Apollo 13 was to be the second craft to take men to the moon, but it never reached its intended destination. This true chapter of American history is the basis for Ron Howard's new film "Apollo 13". Howard, who has been a popular director for years but whose skills needed honing, finally comes into his own with "Apollo 13". It's much smaller in scope than "The Right Stuff" but just as powerful.
Jim Lovell (Tom Hanks), Fred Haise (Bill Paxton), and Ken Mattingly (Gary Sinise) were slated to be the crew of the 13th Apollo mission but because Mattingly was diagnosed with measles, his slot was given to Jack Swigert (Kevin Bacon) just weeks before launch. After a flawless launch, a routine maneuver in space generated unforeseen results and the spacecraft began to leak oxygen. The lunar landing was scrubbed as ground control attempted an even riskier venture: to bring the astronauts home safely. Gene Kranz (Ed Harris), John Arthur (Loren Dean), and Mattingly each played key roles in devising a way to keep the men alive long enough to splashdown.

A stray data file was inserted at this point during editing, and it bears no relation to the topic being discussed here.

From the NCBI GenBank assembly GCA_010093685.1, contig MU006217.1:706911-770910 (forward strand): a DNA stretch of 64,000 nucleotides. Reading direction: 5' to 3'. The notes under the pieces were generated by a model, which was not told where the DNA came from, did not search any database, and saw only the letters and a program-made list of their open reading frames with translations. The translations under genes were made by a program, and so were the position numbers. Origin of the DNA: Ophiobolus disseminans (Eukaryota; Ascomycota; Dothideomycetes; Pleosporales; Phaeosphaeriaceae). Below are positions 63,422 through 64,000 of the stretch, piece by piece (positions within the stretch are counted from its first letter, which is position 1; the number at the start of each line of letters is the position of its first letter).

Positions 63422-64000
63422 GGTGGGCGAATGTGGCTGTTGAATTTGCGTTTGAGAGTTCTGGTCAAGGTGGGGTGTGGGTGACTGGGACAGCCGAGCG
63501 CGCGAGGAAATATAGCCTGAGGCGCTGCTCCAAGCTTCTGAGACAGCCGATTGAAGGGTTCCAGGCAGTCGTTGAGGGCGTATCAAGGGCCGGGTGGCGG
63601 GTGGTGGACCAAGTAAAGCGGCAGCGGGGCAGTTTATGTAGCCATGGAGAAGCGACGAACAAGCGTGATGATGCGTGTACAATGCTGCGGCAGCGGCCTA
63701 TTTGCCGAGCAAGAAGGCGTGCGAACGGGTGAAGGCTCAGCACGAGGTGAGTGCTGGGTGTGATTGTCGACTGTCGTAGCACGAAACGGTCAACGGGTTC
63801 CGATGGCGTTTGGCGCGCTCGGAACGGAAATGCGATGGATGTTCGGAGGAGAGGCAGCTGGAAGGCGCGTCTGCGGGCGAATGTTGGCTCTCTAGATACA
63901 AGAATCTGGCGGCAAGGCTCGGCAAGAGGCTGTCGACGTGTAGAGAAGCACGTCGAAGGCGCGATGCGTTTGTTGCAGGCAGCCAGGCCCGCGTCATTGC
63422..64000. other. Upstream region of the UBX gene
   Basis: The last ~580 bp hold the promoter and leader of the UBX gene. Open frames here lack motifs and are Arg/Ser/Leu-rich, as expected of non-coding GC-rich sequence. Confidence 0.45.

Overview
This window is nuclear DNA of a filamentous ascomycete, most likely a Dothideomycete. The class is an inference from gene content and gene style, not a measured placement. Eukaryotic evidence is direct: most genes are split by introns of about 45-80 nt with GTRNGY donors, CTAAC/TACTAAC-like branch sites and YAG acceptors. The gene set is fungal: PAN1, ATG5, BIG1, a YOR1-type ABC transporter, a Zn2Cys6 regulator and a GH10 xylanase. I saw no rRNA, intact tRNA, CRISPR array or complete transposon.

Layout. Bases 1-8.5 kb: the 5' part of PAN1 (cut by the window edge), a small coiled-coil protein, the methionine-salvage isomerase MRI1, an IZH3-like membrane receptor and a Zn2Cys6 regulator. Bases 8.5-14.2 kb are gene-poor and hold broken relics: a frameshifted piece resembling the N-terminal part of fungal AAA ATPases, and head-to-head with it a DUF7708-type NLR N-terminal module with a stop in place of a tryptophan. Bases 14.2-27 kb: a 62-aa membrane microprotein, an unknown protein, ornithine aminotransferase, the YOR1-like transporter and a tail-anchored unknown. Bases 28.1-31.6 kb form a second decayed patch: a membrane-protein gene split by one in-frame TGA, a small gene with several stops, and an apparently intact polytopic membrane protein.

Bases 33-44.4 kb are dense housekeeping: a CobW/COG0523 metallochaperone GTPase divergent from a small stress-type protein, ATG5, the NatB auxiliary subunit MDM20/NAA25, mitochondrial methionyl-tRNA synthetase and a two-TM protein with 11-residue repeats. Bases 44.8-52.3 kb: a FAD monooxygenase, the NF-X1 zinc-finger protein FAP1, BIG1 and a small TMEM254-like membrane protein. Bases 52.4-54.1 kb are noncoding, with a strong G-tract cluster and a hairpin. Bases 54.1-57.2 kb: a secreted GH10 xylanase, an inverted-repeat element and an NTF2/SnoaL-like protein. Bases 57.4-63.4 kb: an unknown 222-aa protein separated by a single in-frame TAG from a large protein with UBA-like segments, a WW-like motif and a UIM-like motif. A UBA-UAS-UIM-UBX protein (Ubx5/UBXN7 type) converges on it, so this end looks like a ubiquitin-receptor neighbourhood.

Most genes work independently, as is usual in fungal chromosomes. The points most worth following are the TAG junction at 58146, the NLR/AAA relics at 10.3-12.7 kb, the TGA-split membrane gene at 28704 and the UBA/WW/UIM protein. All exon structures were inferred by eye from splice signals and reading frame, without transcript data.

Despite some heavy-handed foreshadowing, "Apollo 13" is a gripping tale of American ingenuity and bravery. Hanks and company do a superb job of bringing the astronauts to life and making them real people instead of stalwart icons. And the outstanding production values keep the film credible even when jargon threatens to obscure to it. A rousing effort by Ron Howard, and his first great film.